Communication is always important. And from the beginning of the school year, Vacanti employed a strategy designed to foster communication and connection.   Leveraging the concept  of ‘pods,’ each teacher or counselor was assigned a caseload of 10-12 students that they were expected to communicate with on a regular, ongoing basis.  “This initiative has worked out phenomenally well,” Vacanti reports. “We may not even talk about school. In fact, I often talk with kids about their personal well-being.” However, by being intentional about communication with students, he says, We have basically been able to get the results as if we were in the classroom with the kids.  We are getting about three-quarters of the kids engaged, doing the work they are supposed to be doing, feeling comfortable with their classes and with their ‘caseworker.’  And teachers are enjoying the relationships with the kids.  That’s huge.” While students often want to simply get through an assignment and move on, Vacanti adds that, “Teachers are able to help students appreciate the value of the education,  beyond simply the assignment and the grade.  And that goes back to the personal connection.  A student is not going to pick up what you’re laying down, if you don’t have a personal connection with them.”

For the additional work required to build those personal conversations with students, do the tutoring, and connect with the students,  teachers have been paid, Vacanti acknowledges, sometimes up to ten additional hours a week. He is hopeful that,  “In the future, once the pandemic is over, we can use some of these same strategies to help kids who struggled with success in the regular school day.  And, we’ll begin to actually see the results increase by using effective distance learning strategies,” he says.


Driving Consistent and Meaningful Connections

While the pandemic has exposed some of our greatest weaknesses in the  education system, it  has also reinforced some of our greatest strategies.  According to Vacanti,  “We  always knew that the personal connection was important.  And, in difficult times, it is more important than perhaps we thought.  In fact, you get nowhere without it.”  Teachers recognize that their  job is a mix between the role of teacher and that of a social worker.  What has become clear for Vacanti  is that the social-emotional learning is foundational.  “Everything builds on top of that.  It’s like the base of the pyramid. And, if you don’t have the supports systems built in, you can’t expect the results at all. It is essential  that kids feel comfortable with you, particularly when you’re working with them at a distance. ”   Teachers need a diverse toolkit of resources and strategies to connect with students.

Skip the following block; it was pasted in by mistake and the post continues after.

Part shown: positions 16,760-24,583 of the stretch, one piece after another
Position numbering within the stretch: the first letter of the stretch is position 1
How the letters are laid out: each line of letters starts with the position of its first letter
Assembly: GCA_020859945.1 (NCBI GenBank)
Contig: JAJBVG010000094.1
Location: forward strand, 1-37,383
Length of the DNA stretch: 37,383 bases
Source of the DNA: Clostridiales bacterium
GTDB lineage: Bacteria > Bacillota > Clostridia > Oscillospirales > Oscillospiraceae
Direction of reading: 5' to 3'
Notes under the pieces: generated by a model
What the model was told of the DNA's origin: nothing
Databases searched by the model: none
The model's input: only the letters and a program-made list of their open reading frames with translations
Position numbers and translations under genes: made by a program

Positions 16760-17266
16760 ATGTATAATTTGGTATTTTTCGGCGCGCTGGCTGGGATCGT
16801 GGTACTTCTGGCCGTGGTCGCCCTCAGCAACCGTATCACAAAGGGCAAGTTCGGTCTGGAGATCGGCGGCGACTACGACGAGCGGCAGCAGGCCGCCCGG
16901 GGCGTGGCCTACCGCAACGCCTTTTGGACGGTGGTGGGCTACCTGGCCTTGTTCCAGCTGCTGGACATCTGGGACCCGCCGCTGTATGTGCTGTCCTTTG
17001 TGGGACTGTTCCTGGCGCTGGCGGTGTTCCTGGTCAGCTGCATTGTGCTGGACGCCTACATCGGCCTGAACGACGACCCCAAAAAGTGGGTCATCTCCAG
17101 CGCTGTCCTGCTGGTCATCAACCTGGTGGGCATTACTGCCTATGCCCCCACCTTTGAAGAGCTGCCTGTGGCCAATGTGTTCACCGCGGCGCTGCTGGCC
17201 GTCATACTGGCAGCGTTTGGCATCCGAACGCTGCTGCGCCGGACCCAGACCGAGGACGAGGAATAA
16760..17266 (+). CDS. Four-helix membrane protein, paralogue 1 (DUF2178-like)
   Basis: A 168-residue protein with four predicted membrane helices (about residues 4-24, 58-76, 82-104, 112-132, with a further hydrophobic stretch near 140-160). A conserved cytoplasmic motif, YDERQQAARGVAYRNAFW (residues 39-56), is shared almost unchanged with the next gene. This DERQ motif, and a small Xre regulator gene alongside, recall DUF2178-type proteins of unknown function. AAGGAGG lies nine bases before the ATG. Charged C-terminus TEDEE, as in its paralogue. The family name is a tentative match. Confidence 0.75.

When it comes to his students, Vacanti has coined the phrase “ aggressive advocacy” to drive meaningful connection.  He  describes it this way.  “For me, I want my  students to  know I am available to them whenever they might need it.   And, I will tell you that most of my colleagues who work in special programming have found the same thing to be true.  You can’t set up office hours for an hour a day and expect students to come.  You have to be ready for students when they are ready and that requires us to be flexible with our time.”  Vacanti, however, takes it a step further explaining,  “Aggressive advocacy means that  you are unrelenting in your pursuit of what is key to the success of your students.”   

Finally, Vacanti offers one more piece of advice for this time of uncertainty, “Just have  fun.  Let’s face it,” he says, “ Everyone wants to enjoy their work.  The pandemic, however, has produced anxiety and frustration.    We need to relax and stop worrying about all the details.”   When Vacanti thinks  about how he is approaching his  daily work, he asks the question, ‘How am I going to enjoy what’s happening in the digital classroom and how are the students going to enjoy what’s happening?’   “I try not to get caught up in all the small stuff and instead find some enjoyment in all this,” he says.  And these days, that’s the question Vacanti finds himself asking most often—of teachers, of students, and of himself.   “How are we having fun here?”  After all, the best teachers--those who get the best results from students--- have fun connecting with the kids.”  And as Vacanti knows, kids will work for someone they know cares about them.

This article reflects a conversation Jean Sharp, who serves as the Chief Academic Officer at Apex Learning, recently had with Tom Vacanti.  On a personal note, I want to thank Tom Vacanti for sharing his student-centered philosophy and strategies that exemplify  how mindset impacts action.  Like so many educators, Tom keeps his focus on the needs of his students while supporting teachers as they hone their best practices in online and virtual learning.  By “getting back to the basics” Tom is leading the way.